The number and subunit compositions of AMPA receptors (AMPARs), hetero- or homotetramers composed of four subunits GluA1–4, in the synapse is carefully tuned to sustain basic synaptic activity. This enables stimulation-induced synaptic plasticity, which is central to learning and memory. The AMPAR tetramers have been widely believed to be stable from their formation in the endoplasmic reticulum until their proteolytic decomposition. However, by observing GluA1 and GluA2 at the level of single molecules, we find that the homo- and heterotetramers are metastable, instantaneously falling apart into monomers, dimers, or trimers (in 100 and 200 ms, respectively), which readily form tetramers again. In the dendritic plasma membrane, GluA1 and GluA2 monomers and dimers are far more mobile than tetramers and enter and exit from the synaptic regions. We conclude that AMPAR turnover by lateral diffusion, essential for sustaining synaptic function, is largely done by monomers of AMPAR subunits, rather than preformed tetramers.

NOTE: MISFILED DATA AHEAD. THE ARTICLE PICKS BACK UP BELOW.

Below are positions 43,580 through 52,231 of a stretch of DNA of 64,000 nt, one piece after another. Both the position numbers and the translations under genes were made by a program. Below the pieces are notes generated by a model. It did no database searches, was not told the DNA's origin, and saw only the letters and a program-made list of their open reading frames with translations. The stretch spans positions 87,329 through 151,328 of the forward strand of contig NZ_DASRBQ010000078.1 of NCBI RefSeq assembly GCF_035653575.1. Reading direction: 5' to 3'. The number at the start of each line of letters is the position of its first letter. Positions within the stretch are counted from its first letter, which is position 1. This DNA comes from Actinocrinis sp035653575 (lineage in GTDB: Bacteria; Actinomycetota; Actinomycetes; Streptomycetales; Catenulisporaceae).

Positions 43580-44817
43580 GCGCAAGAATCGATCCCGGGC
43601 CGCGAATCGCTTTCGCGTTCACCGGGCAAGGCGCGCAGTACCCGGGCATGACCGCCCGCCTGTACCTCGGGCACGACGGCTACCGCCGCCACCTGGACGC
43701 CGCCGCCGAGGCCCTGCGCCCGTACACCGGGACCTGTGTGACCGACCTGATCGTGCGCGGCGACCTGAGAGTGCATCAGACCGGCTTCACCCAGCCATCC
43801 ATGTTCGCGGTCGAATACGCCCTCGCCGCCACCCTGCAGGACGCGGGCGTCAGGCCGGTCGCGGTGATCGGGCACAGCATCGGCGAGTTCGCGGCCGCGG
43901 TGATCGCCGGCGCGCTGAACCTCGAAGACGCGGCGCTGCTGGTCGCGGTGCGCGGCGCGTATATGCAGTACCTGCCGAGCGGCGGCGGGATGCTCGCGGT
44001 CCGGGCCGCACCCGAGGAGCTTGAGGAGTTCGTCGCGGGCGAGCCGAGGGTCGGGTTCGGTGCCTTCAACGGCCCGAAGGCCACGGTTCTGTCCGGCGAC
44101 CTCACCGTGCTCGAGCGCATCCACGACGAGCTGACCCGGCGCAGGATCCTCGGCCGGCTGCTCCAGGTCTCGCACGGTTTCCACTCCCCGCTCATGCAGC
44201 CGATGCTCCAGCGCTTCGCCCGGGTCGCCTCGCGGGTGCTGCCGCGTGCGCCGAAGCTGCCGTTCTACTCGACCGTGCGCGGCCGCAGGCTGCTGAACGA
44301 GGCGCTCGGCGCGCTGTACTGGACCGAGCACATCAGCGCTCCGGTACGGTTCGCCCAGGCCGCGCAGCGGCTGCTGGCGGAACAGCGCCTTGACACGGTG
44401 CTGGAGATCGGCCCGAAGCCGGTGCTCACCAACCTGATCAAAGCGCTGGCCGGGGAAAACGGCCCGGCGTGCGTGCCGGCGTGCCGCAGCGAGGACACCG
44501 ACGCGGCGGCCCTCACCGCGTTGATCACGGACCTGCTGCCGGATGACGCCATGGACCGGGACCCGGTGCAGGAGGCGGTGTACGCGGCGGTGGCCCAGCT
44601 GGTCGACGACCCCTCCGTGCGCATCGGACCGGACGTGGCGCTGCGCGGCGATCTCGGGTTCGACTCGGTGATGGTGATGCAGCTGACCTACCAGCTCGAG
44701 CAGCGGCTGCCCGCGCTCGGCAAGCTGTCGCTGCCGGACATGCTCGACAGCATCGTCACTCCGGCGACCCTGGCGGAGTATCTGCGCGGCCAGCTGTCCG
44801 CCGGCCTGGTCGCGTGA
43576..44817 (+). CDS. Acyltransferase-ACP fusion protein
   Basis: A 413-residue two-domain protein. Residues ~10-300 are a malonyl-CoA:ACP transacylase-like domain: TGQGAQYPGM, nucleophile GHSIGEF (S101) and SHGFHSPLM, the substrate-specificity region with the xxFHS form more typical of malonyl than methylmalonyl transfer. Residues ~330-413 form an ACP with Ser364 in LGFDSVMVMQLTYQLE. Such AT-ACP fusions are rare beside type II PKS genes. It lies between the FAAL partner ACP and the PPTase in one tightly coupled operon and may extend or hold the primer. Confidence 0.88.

All Science Journal Classification (ASJC) codes
- Biochemistry, Genetics and Molecular Biology(all)
- Physics and Astronomy(all)